Isles of the Forsaken, by Carolyn Ives Gilman

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Author’s bio
Publication date – August 15, 2011

Summary: (Taken from GoodReads) The Forsaken Isles are on the brink of revolution. Three individuals are about to push it over the edge and trigger events that will lead to a final showdown between ancient forces and the new overlords of the land. Spaeth Dobrin is destined to life as a ritual healer – but as the dhotamar of the tiny, isolated island of Yora, she will be caught in a perpetual bond between herself and the people she has cured. Is it slavery, or is it love? Meanwhile, Harg, the troubled and rebellious veteran, returns to find his home transformed by conquest. And Nathaway, the well-intentioned imperialist, arrives to teach Spaeth’s people “civilization,” only to become an explorer in the strange realm of the Forsakens. These two men will propel Spaeth into a vortex of war, temptation, and – just possibly – freedom!

Thoughts: It’s a clash of cultures in Isles of the Forsaken when the Innings, a culture who hold law and legality above all else, decide it’s high time they went and civilized the heathen Adainas of the South Chain islands, bringing to them the wonders of the legal system and freeing them from their barbaric beliefs and superstitions. The reality of the situation is never so black-and-white, though. The Adainas don’t want to be ruled over by another culture. They’re perfectly happy living the way they do, and their so-called backward system isn’t as backward as the Innings would believe. Just because you don’t believe in gods and magic doesn’t mean they don’t exist, as Nathaway Talley comes to learn the more he spends time with the Adainas, and in particular a young healer girl names Spaeth.

Nathaway well and truly believes in the power of the law, holds it sacred. Spaeth, a Lashnura, heals others by sacrificing herself, binding herself to whomever she heals in order to take their ills into herself and free the hurt from their hurts. Harg is an ex-Navy captain, returned home, who finds himself the accidental leader of a rebellion to oust the Innings from his home islands and leave them as self-governing. Nathaway’s brother Corbin is the Admiral of the Navy, who wants nothing more than an excuse to crush the South Chain and control the inhabitants, to the point where he will overturn the laws that his very society is based on. Tiarch, a much-despised governer, has been working for decades to slowly convince the Innings to ignore South Chain so that they can go on governing themselves as they always have, without the need for an official policy to dictate such. It’s a good, solid, fleshed-out cast of characters, each with their own personality quirks and foibles and deep history, and all together they made this a difficult book to put down.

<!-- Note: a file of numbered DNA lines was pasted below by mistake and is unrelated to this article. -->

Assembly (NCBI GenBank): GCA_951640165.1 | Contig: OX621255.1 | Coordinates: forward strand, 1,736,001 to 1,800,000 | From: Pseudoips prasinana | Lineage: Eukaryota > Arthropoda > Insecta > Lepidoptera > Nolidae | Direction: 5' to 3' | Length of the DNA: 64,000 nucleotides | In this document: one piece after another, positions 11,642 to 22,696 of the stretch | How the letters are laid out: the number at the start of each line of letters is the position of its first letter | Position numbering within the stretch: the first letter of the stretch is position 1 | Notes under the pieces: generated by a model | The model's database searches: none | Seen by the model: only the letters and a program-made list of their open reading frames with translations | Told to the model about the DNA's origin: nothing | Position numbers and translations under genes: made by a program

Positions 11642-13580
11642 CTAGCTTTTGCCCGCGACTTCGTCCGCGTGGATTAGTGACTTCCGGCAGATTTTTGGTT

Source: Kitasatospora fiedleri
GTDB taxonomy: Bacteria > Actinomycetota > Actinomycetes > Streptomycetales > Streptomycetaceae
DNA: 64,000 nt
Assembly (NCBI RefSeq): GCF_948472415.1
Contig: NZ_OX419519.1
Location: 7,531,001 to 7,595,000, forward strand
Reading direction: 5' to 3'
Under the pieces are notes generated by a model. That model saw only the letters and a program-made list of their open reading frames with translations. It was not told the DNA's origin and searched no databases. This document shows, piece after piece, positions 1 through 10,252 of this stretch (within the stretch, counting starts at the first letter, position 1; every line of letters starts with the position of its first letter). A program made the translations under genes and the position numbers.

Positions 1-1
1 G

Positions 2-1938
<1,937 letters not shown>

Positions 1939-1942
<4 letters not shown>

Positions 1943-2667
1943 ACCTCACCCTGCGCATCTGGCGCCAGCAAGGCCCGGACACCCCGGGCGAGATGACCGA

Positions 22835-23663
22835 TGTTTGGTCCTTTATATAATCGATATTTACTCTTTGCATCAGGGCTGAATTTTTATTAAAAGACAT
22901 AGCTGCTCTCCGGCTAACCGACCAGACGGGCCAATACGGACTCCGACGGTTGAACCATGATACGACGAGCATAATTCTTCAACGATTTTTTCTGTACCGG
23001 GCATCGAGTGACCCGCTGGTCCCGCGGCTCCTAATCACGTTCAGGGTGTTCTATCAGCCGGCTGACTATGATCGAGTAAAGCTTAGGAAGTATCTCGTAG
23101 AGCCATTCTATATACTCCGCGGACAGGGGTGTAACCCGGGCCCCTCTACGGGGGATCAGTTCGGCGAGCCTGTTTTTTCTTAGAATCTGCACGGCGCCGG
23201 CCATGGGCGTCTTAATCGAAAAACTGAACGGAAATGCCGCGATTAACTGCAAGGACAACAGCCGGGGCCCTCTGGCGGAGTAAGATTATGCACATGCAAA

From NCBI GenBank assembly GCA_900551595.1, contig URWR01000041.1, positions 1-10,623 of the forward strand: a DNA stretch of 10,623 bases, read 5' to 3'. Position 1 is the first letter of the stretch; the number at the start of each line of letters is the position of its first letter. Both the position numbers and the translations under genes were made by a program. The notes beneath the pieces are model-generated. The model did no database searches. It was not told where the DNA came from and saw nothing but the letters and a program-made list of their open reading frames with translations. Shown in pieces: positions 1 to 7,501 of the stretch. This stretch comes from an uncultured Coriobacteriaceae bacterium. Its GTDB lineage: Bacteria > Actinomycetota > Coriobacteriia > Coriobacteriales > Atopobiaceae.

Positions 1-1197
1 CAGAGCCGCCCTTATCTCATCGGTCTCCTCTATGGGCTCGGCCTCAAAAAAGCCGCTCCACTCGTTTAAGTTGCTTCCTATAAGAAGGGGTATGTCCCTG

At the same time that powerful mundane forces are changing the course of history, so too are supernatural forces at work in the forms of the Ashwin and the Mundua, rivaling factions of gods bent on tipping the scales of balance in their favour and gaining a greater foothold in this reality.

While the story itself was not the most original I’d ever seen, it was — much like Daniel Abraham’s The Dragon’s Path — a piece of comforting and familiar fantasy fiction that soothed the soul and took me back to days where this kind of book was all I’d read. It was like comfort food to me, and the interesting cast of characters did wonders for propelling me onward through the story. Gilman’s talent really shows here, as well as in her ability to write politics without getting bogged down in them and making the plot so full of twists and turns that it’s hard to tell where you stand.

Pieces of the plot were pretty transparent from the beginning, though. It wasn’t hard to tell, for instance, that when we start off with Nathaway talking about how he wants to civilize the people of the South Chain and free them from barbarism, that the Adainas aren’t going to be nearly as barbaric as he makes them out to be, or that their superstitions are not without merit. And while there were some events that I didn’t necessarily foresee, they weren’t surprising when I did encounter them.

But overall, I’d say this is a very well-done novel, and an excellent start to a series I know I want to continue with! Gilman made an easy impression on me, and my only regret here is that I’m going to have to wait for the second book to be published. If you’re a fantasy fan who longs for a good piece of literary “home cooking”, then don’t pass over the chance to read Isles of the Forsaken.

(Received for review from the publisher via NetGalley.)

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